Factors related to life satisfaction, meaning of life, religiosity and death anxiety in health care staff and students: A cross sectional study from India

K. S. Latha, M. Sahana, D. Mariella, K. Subbannayya, K. Asha

Research output: Contribution to journalArticle

8 Citations (Scopus)

Abstract

Death is beyond one's personal control, generates great concern and anxiety, among human beings. Studies exploring the association between religious attitudes and death attitudes in adolescents and young adults in postmodern society are scarce. This study examines the relationship between five dimensions of attitude toward death (fear of death, death avoidance, neutral acceptance, approach acceptance, and escape acceptance), death anxiety, life satisfaction and meaning, religiosity and selected personal factors among health care staff and students in three teaching hospitals. A total of 230 adolescents and adults both sexes who were willing participated. Diener et al Satisfaction with Life, Steger et al Meaning of Life Questionnaire; Templer's Death Anxiety Scale, Wong's Death Attitude Profile-R and a religious attitude scale were administered. Findings showed students' search for meaning was higher than faculty. An unusual finding of higher Approach acceptance death attitude in students emerged. Correlation analysis revealed that presence of meaning was related to greater life satisfaction in both groups. It was further related to higher religiosity in both groups and higher neutral acceptance of death and lesser death anxiety in students alone. In both groups search for meaning was positively associated with death anxiety. Faculty's search for meaning was positively associated with negative death attitudes and surprisingly one positive death attitude. Death anxiety was more with faculty's advancing age, and was also more when both groups held negative death attitudes. Religiosity was positively associated with death anxiety in students. Further, religiosity was not only positively associated with positive death attitudes of approach acceptance (both groups) and neutral acceptance (faculty) but also with negative attitude of death avoidance (faculty). Death anxiety was more despite both groups embracing approach acceptance death attitude indicating ambivalent death views.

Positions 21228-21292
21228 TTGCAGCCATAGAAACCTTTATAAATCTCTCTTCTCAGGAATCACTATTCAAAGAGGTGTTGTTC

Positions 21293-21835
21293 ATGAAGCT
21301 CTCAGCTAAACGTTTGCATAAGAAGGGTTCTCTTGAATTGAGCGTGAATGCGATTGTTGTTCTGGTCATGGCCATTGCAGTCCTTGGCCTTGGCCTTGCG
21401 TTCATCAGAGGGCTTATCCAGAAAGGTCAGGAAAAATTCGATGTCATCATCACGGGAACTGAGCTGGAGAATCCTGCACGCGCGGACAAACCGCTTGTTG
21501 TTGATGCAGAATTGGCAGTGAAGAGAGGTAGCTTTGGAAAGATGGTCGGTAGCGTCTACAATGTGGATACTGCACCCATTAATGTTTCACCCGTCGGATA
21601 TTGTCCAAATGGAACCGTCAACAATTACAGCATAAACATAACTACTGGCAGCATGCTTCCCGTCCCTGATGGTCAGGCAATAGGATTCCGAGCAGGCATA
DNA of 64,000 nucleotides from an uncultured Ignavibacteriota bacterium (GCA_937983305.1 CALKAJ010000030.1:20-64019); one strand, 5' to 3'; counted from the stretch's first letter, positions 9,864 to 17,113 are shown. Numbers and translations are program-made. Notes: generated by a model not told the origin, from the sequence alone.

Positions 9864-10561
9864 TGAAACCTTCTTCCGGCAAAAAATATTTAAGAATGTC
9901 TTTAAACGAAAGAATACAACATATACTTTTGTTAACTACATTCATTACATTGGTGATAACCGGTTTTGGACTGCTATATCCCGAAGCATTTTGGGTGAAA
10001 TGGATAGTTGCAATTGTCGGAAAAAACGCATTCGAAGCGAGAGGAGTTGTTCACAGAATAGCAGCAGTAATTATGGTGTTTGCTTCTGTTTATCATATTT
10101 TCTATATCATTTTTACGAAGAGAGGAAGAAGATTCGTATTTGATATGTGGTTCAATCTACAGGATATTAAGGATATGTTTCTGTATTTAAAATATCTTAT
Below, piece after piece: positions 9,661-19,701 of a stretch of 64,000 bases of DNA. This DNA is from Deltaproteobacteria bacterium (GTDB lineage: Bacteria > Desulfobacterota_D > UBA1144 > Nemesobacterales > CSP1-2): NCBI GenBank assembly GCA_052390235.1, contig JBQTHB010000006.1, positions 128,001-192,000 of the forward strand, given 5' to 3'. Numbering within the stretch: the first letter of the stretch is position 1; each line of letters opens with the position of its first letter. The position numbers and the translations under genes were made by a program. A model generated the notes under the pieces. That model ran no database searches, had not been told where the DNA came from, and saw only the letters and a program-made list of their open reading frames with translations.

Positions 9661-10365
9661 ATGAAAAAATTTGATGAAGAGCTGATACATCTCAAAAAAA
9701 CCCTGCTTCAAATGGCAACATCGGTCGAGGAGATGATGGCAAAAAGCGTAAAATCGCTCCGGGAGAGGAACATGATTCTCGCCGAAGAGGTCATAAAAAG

Original languageEnglish
Article number7
JournalOnline Journal of Health and Allied Sciences
Volume12
Issue number2
Publication statusPublished - 2013

All Science Journal Classification (ASJC) codes

  • Medicine(all)

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